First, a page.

authenticity (Sinha, 2012). Creating a strong brand in the lower tier cities is a great challenge for
marketers. In China, there is a wide gap between first-tier cities and country-side (rural markets)
in terms media and brand attitudes (Wang & Tan, 2011). For example, residents of lower-tier
cities express a high level of interest in the functional benefits of products than on symbolic or
emotional benefits. Also their brand awareness and product knowledge are less. Most of the
consumers gain brand awareness from Television Commercials. The Chinese apparel brands
like Metersbonwe, Anta and 361 Degrees have identified certain solutions for these problems.
Their practices to differentiate their brands in lower tier cities include sponsoring very popular
sports programming in CCTV (it is the major information source for Chinese rural customers)
and establishing highly decorated stores in main streets. These initiatives have helped them in
creating high end brand image and high brand awareness among the consumers in the lower tier
Chinese markets.
Added to these challenges, there are certain common mistakes which many of the foreign brands
make in China. One among these is lack of flexibility and centralized authority which prevails
among the foreign firms (Yuvanjun, 2005). Many of the foreign brands have foreign managers in
the top level who do not understand Chinese language and the peculiarities of the market. For
any new strategy implementation the local managers will have to get permission from the foreign
top managers and which in fact causes long delays and by the time they implement the strategies
it becomes too late. Rein (2009) has identified three greatest mistakes by foreign brands: failure
to localise advertisements, not taking local consumer preferences in to account and not making
things big (Chinese usually prefer to own things which are big). Another major reason for the
setback of many multinational brands in China is their lack of proper field work to identify and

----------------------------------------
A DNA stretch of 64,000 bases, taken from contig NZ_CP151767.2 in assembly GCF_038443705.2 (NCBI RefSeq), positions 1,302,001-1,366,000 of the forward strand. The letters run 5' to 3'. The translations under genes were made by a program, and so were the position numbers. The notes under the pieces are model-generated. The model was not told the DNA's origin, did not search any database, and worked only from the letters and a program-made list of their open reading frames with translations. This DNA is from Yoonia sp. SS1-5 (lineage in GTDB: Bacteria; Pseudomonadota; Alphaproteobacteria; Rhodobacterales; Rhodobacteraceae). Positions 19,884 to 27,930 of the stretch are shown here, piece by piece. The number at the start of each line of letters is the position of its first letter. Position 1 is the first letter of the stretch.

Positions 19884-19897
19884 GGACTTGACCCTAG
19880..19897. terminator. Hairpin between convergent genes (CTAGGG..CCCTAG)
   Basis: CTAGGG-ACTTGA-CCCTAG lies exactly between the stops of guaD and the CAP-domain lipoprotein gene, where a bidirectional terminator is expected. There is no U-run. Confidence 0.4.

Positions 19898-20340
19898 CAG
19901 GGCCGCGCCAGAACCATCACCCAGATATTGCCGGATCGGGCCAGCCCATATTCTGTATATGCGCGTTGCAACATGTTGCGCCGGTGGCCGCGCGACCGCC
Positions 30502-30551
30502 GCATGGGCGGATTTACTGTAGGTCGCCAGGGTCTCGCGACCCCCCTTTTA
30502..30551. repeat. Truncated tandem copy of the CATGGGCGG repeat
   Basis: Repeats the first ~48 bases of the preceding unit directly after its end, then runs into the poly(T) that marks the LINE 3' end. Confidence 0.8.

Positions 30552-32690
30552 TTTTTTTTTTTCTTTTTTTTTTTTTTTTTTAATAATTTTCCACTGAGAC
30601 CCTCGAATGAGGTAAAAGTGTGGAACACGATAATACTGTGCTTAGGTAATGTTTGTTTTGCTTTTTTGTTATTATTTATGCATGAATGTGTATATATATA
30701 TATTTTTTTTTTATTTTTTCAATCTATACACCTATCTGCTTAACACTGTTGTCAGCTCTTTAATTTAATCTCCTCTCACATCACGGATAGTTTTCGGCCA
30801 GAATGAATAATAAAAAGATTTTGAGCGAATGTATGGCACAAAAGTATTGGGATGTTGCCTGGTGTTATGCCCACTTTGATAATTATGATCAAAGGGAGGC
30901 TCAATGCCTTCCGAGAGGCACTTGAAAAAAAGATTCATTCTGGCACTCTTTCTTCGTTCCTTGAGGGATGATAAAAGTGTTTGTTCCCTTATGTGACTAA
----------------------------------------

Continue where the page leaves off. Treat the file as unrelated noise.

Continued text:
understand their core market to target them (Rein, 2007). Many new Chinese brands like
Tencent Holdings' QQ instant message service, Belle shoes, and Alibaba's Taobao consumer-to-
consumer (C2C) e-commerce service are incredibly successful because they were creative,
responsive and able to make their products in accordance with the needs of Chinese consumers
(Rein, 2007).

Despite these challenges there are many factors which give the foreign brands an edge over their
Chinese competitors. A research done by marketing consultancy R3 revealed that consumers in
China are more open to foreign brands (Gunelius, 2011). Most Chinese prefer foreign brands
over local brands in consumer goods in most categories except consumer electronics and luxury
goods. Local brands are less trusted by consumers because of their poor quality and this is a
point of competitive advantage for foreign brands. Younger consumers are ready to pay more
and are more predisposed to foreign goods (BCG, 2008). Chinese consumers are becoming more
brand savvy with rising disposable income. As compared to Chinese brands, foreign brands have
more experience in brand building and this can help them in gaining a large chunk of the newly
emerging brand savvy Chinese customers. Though there is a general complaint that Chinese
consumers are not brand loyal, Rein (2007) found that they are highly loyal to the brands which
satisfy their needs. If a foreign firm is able to establish its brand in China which properly caters
the needs of Chinese consumers, then it would be an easy task for them to sustain this brand in
China.
Understanding Chinese customers and delivering the product in accordance with their needs was
the reason behind the success of most brands. According to Tom Doctoroff of JWT, the
advertising agency, ‘Any firm which feels that they can just plant their brand in the Chinese
market and let it grow for itself will fail’. Success will be with those brands which will bring
their brand in alignment with Chinese cultural and consumer imperatives (Doctoroff, 2011).

5. Drivers of Brand Success in China

A study by Accenture identified seven important factors for building a winning brand in China.
They include trustworthiness, reliability, quality, consistency of the brand with their personal
values, familiarity of the brand, exclusivity and style, and the extent to which it is used by friends
(Nunes, Piotroski, Teo, & Matheis, 2010). The following section draws generalizations from the
discussed case studies and available literature, concerning the factors that drive brand success in